Pivotal Knowledge Base


App Fails to Start with Error Message "Status Code: 500" in Pivotal Cloud Foundry®


Pivotal Cloud Foundry® (PCF) versions 1.5.x and 1.6.x


When trying to start or stage an app, the following message is seen: 

starting app <APP-NAME> in org <ORG-NAME> / space <SPACE-NAME> as <USER-NAME>... FAILED Server error, status code: 500, error code: 10001, message: An unknown error occurred.

Upon examining the Cloud Controller VM logs, you see the following error in cloud_controller_ng.log:

message":"Request failed: 500: 
{\"code\"=>10001, \"description\"=>\"getaddrinfo: Name or service not known\"


The /etc/resolv.conf file should have the following order of DNS server addresses:

Line 1 -

Line 2 - DNS server address for network in Ops Manager

Line 3 - IP Address of the Director VM

If the order is changed, DNS resolution can fail because the hostnames sent are internal only. When the other IP address is on the first line and it doesn't resolve the address, the app doesn't return to resolv.conf to try another IP address for a DNS server. It fails and gives the "unknown error" message.


Use BOSH to SSH into the cloud_controller-partition VM and enable sudo rights. "cd" to the /var/vcap/sys/log/cloud_controller_ng directory to find the logs; the   cloud_controller_ng.log file is what we will be looking for. 

On running a "tail -f" on the cloud_controller_ng.log, you can see the "500 error" message appear again when the user tries to restart or push an app. The error entry will look something like this:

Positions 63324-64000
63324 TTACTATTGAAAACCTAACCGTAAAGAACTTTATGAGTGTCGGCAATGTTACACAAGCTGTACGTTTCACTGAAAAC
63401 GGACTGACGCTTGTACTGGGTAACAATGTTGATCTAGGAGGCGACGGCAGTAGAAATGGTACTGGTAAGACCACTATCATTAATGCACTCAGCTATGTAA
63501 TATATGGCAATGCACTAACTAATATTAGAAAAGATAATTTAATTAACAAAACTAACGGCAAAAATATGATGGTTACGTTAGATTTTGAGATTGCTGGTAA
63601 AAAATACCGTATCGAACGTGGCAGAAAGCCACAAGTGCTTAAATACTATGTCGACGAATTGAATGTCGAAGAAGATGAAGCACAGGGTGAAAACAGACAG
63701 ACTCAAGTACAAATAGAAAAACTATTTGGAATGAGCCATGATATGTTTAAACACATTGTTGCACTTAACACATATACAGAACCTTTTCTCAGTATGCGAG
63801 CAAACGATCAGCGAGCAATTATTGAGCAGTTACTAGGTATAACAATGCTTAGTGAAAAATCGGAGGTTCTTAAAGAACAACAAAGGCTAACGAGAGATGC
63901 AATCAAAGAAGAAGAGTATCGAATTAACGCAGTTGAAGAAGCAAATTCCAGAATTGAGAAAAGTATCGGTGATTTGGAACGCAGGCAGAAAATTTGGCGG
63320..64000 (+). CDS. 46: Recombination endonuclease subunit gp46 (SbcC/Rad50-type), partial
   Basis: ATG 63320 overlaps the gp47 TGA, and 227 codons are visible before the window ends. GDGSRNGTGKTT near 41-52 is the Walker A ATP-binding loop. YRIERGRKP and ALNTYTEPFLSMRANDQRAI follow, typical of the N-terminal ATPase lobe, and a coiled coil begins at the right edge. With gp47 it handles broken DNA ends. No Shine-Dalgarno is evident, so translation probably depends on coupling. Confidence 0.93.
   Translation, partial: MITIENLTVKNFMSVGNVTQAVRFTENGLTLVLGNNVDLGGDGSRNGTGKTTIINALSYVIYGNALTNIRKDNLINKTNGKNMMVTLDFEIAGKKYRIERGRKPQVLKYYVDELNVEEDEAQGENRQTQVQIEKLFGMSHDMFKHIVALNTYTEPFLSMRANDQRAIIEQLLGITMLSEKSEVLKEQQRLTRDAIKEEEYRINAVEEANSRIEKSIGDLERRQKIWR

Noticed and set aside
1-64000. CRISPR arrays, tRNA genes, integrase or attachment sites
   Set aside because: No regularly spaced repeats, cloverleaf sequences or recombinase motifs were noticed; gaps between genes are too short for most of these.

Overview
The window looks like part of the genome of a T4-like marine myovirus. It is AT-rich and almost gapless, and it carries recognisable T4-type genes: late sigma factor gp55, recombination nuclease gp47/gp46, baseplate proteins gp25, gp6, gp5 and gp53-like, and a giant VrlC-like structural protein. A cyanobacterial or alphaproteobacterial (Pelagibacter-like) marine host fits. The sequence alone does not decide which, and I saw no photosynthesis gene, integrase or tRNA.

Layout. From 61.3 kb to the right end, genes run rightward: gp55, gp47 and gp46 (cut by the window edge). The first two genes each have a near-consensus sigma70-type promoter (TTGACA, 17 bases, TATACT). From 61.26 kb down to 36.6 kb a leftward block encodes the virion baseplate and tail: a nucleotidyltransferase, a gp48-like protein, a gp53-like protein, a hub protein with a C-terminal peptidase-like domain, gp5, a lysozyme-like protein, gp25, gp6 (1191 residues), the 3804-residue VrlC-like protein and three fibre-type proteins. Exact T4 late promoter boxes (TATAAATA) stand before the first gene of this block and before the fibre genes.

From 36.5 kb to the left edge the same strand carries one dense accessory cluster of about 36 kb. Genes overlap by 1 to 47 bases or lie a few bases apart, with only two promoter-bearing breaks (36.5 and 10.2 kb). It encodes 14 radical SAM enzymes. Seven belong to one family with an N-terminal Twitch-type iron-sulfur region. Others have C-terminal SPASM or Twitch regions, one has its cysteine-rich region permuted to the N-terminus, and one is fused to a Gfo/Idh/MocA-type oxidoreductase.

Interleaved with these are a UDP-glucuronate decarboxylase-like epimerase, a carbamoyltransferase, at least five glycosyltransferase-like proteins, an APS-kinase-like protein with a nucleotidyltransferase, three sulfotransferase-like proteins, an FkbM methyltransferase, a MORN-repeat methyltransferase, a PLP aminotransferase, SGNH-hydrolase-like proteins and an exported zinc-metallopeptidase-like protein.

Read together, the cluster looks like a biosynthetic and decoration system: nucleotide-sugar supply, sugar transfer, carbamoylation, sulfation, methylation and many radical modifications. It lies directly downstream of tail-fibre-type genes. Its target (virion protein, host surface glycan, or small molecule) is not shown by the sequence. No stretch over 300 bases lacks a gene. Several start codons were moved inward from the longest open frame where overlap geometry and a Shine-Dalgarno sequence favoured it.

message":"Request failed: 500: 
{\"code\"=>10001, \"description\"=>\"getaddrinfo: Name or service not known\"

The "getaddrinfo" error description indicates to us that this is an issue with the DNS server. The next step is to get an address that should definitely be reachable. "cd" to the /var/vcap/jobs/cloud_controller_ng/config directory and open the cloud_controller_ng.yml file. 

What we need here is an address that we should definitely be able to reach. You'll see an entry at the top of this file that looks similar to this: "internal_service_hostname: cloud-controller-ng.service.cf.internal". You should be able to run a successful "dig" or "ping" on the cloud-controller-ng.service.cf.internal since it is an internal DNS. If this attempt is unsuccessful, then something is wrong with the local resolver.

From here, "cd" to the /etc/resolv.conf file. Open this file and you should see contents similar to the following:


The IP addresses above are for the local resolver (, custom DNS server addresses added through Ops Manager, and the IP address of the Director. The "" entry should be the first entry since this is the local resolver. If it is anything else, try switching the position of the "" entry with the first entry. Save and exit the "resolv.conf" file. Now, try to ping /digcloud-controller-ng.service.cf.internal (or the appropriate entry for "internal_service_hostname" in the previous step).

If you are successful, you have proven there is something wrong with the DNS at the address that was previously the first entry, and you have proven that the local resolver is working again. 

Try to push an app again to verify. 

Note- This was experienced in a 1.6.9 Elastic Runtime environment.



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